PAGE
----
Black and blue lives matter

I want to make two T-shirt purchases which will anger the entire this polarized country.

First I want a Black Lives Matter T-shirt to protest the senseless killings of black males by police officers who are always found not guilty by jurors.

And I want to purchase a thin blue line T-shirt as an act of support and solidarity to the great police officers that serve and protect us in daily life. That would anger folks who believe all police are out to murder blacks when they get a chance.

That simply is not true.

I write this today because another police officer was found not guilty of a murder when Jeronimo Yanez was acquitted of the shooting of black passenger Philando Castile in Minnesota. The officer claimed he had no choice but to shoot him because he reached for his pockets. The girlfriend who shot the video claims the officer told him to produce identification.

I believe Castile would still be alive if he were white.

There are two sides to every issue. Unfortunately we live in a society that only looks at one side and stands doggedly on that side. There is no room for compromise let alone take a peek on the other side of the fence.

People get upset at the term Black Lives Matter. Here is my take on it. We already know that white lives matter and blue lives matter. I believe society does not put as much value on black lives as it should.

When someone is killed whether they are black, blue or white we must remember that someone in the world loves them which places value on that life.

We are either Democratic or Republican and make flimsy excuses for our party’s positions no matter what. We are either liberal or conservative and can never reach across and try to understand the other side.

We either believe that all police officers are murderers or that every black male that is murdered by a police officer deserved it. That is our divisive society.

I want to do the impossible. I want us to come together on one issue before more black and blues are killed.

When somebody murders a police officer, they are celebrated by some who say justice was served. When a black is murdered by a police officer I hear from folks who say: “He looked like a threat to me. I don’t blame the police for shooting him Well if he didn’t commit a crime.”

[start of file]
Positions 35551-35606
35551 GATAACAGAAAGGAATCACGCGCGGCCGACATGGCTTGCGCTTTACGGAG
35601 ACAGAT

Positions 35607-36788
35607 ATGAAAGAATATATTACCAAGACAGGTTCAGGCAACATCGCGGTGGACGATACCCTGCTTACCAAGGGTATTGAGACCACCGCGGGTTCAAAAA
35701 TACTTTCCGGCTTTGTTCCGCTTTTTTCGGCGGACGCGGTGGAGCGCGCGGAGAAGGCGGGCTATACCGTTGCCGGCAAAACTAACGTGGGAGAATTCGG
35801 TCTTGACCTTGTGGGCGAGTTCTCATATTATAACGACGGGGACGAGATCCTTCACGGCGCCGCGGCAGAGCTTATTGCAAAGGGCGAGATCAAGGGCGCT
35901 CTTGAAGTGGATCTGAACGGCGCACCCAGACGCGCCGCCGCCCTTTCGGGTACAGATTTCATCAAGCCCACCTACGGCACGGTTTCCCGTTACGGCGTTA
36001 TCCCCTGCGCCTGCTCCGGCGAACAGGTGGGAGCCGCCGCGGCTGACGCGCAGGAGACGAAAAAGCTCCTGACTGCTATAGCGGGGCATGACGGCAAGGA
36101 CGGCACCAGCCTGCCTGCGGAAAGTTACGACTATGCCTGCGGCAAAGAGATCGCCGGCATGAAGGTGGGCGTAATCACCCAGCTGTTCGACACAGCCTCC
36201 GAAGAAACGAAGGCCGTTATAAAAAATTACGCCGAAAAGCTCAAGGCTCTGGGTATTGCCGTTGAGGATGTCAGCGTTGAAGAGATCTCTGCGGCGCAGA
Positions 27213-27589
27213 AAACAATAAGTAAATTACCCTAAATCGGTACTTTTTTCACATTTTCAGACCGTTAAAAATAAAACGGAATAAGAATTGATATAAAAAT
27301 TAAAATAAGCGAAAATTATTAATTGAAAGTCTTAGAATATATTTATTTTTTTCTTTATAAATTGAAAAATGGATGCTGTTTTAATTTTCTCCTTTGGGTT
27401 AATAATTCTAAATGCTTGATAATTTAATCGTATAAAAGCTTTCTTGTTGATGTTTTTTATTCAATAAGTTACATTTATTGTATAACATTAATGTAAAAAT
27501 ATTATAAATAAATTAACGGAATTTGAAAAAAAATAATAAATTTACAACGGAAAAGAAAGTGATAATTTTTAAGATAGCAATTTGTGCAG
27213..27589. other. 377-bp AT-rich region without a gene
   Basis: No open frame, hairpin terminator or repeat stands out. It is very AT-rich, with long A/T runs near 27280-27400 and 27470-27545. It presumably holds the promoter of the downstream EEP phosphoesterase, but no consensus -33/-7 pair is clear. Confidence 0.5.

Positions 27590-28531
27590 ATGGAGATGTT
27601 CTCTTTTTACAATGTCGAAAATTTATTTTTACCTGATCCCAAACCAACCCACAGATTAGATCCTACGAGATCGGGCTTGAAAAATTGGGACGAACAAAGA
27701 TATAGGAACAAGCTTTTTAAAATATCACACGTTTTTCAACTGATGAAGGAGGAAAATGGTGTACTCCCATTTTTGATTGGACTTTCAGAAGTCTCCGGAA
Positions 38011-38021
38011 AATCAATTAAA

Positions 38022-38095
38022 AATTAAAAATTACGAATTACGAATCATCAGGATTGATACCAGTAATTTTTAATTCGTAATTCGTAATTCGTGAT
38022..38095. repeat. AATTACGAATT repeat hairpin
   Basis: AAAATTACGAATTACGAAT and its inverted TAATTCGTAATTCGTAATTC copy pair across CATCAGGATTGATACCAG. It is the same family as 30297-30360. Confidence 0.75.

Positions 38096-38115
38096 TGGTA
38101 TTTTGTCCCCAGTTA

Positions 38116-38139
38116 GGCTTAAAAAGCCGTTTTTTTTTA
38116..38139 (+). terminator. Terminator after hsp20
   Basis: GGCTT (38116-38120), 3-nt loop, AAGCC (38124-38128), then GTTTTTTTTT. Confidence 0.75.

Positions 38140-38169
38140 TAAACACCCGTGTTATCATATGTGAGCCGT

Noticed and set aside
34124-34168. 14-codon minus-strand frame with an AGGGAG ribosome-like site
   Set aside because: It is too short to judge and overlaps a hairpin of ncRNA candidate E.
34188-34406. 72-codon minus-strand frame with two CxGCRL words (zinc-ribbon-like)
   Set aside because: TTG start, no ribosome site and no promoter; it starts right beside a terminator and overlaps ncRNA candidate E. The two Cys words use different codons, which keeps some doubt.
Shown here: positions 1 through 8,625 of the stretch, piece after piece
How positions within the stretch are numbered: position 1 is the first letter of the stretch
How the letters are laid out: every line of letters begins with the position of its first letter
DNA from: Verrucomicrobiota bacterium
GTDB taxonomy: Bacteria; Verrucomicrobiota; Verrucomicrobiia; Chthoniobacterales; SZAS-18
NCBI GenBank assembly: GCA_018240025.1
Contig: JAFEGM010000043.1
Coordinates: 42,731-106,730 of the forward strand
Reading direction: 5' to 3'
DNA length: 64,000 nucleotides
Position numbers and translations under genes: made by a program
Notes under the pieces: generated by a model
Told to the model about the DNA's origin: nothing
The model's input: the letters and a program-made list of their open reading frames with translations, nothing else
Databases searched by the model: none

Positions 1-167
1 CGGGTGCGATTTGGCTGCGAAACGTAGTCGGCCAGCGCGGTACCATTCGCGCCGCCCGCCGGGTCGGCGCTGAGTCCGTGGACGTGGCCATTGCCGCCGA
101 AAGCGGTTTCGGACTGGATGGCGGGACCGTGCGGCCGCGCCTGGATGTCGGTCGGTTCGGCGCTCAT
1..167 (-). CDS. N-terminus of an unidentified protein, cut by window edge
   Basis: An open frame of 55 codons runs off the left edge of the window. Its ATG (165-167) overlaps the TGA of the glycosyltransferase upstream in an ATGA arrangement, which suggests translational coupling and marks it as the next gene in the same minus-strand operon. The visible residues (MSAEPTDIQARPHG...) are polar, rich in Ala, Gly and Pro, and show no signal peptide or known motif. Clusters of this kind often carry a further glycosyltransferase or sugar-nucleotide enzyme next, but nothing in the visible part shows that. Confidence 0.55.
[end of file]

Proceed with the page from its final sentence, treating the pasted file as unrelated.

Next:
We are blind as a nation.

Police work hard and place their lives in danger every day. But you can’t tell me there should be a zero percent conviction rate in these often video taped murders.

The Black Lives Movement fell short after a sniper killed five Dallas police officers last summer.

“Black activist have raised the call for an end to violence, not an escalation of it,” the group said in a statement after the shootings. “Yesterday’s attack was the result of the actions of a lone gunman. To assign the actions of one person to an entire movement is dangerous and irresponsible. We continue our efforts to bring about a better world for all of us.”

The statement did not go far enough. There was no remorse for the victims and their families.

The gunman Micah Johnson, a 25 year old military reservist, said he was not a supporter of Black Lives Matter and said he had problems with the group. He also said he wanted to kill white police officers.

I spoke to about a half dozen members of the Oakland County Sheriffs Department last year who told me they were upset about some of the shootings also. They said they respected all lives and would not shoot unless they deemed it necessary to protect their lives.

They admitted that in some of the cases that the officer’s lives were not in danger and that a more peaceful resolution was possible.

So I may order my T-shirts.

One day I might anger black folks who will call me a sell out. And the next day I might anger white folks who will call me an ungrateful militant.

That’s OK. I simply want folks to reach some type of compromise and reach across the aisle on an important issue before more black or blue lives are lost.

 

 

 

 

 

 

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